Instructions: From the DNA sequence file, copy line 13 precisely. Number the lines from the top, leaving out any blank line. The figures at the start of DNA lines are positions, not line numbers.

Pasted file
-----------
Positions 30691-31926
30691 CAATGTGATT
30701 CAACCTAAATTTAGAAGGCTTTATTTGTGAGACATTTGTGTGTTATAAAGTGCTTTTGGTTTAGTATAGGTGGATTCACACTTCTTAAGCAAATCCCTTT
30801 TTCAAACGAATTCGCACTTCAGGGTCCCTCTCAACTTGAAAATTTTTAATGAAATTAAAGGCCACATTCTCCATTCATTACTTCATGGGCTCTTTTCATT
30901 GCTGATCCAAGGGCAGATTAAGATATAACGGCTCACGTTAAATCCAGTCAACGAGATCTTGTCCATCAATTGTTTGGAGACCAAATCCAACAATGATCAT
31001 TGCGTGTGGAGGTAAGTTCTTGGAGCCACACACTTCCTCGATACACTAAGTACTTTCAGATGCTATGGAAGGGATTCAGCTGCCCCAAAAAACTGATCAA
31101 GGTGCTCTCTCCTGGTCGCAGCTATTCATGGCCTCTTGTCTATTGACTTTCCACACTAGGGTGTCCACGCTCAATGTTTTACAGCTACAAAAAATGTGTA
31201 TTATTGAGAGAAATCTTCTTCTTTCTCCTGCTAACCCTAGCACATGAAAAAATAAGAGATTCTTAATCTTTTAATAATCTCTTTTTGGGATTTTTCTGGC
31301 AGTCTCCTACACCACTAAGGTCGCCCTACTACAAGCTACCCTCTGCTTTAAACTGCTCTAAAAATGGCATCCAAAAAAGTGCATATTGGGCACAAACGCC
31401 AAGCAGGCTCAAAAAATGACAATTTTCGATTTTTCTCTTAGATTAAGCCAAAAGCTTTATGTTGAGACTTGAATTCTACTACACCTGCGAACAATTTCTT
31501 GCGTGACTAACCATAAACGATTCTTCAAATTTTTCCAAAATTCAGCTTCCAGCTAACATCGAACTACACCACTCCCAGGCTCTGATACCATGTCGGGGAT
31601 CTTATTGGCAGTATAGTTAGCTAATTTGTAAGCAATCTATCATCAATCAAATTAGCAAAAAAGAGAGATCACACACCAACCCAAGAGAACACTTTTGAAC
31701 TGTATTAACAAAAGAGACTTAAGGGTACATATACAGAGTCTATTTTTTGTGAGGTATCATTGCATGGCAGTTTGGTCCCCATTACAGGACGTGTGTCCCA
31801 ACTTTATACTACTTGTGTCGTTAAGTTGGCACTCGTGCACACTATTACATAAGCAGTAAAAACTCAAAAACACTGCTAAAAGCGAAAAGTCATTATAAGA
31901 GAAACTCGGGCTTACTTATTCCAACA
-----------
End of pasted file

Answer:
31701 TGTATTAACAAAAGAGACTTAAGGGTACATATACAGAGTCTATTTTTTGTGAGGTATCATTGCATGGCAGTTTGGTCCCCATTACAGGACGTGTGTCCCA